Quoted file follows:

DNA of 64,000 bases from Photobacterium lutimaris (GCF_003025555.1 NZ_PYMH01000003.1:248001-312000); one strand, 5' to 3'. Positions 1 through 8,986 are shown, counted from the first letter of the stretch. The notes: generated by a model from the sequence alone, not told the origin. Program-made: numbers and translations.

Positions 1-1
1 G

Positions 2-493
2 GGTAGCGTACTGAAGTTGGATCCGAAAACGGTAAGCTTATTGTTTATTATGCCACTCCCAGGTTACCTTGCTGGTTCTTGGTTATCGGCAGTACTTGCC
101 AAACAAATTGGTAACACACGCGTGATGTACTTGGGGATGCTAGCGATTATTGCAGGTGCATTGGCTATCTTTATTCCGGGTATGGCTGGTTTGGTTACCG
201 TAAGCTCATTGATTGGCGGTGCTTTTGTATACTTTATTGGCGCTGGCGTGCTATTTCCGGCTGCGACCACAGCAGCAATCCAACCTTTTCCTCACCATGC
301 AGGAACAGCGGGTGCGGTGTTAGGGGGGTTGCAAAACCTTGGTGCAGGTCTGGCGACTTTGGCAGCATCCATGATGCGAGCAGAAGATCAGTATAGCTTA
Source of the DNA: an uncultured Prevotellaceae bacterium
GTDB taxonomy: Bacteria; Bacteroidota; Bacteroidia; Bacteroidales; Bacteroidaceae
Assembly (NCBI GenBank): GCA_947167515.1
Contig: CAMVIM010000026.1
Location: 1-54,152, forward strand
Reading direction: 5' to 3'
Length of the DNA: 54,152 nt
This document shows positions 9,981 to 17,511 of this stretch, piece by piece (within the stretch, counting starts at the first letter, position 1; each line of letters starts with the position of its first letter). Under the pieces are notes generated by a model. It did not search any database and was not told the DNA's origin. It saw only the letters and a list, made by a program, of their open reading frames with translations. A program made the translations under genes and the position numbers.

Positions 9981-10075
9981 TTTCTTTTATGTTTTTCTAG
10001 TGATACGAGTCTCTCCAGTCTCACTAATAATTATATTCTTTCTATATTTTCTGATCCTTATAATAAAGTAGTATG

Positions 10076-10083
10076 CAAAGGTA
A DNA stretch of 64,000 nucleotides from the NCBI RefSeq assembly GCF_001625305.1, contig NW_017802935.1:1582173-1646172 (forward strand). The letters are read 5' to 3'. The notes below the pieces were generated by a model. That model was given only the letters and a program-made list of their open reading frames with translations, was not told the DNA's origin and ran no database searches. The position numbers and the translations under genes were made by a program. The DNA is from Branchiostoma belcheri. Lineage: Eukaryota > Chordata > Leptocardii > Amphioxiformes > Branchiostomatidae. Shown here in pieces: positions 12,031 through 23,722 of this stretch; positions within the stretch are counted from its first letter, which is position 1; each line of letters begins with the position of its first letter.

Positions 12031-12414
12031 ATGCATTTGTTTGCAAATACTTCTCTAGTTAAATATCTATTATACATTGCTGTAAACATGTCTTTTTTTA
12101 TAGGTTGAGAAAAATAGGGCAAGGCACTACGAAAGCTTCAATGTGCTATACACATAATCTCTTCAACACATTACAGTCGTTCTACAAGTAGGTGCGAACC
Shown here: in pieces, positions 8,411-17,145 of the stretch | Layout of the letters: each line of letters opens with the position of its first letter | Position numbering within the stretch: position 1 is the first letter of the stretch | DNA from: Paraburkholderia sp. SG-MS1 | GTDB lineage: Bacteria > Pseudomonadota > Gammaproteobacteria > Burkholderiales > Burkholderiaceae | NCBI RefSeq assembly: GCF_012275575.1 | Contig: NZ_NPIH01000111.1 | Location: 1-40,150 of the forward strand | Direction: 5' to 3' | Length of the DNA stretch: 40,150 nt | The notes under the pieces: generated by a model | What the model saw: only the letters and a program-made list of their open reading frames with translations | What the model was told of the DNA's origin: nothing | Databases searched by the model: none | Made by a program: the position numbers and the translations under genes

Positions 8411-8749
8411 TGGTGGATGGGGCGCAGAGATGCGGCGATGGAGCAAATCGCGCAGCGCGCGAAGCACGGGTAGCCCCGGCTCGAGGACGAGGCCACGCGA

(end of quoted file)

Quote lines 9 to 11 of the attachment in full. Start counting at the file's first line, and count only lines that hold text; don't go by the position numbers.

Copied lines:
Source of the DNA: an uncultured Prevotellaceae bacterium
GTDB taxonomy: Bacteria; Bacteroidota; Bacteroidia; Bacteroidales; Bacteroidaceae
Assembly (NCBI GenBank): GCA_947167515.1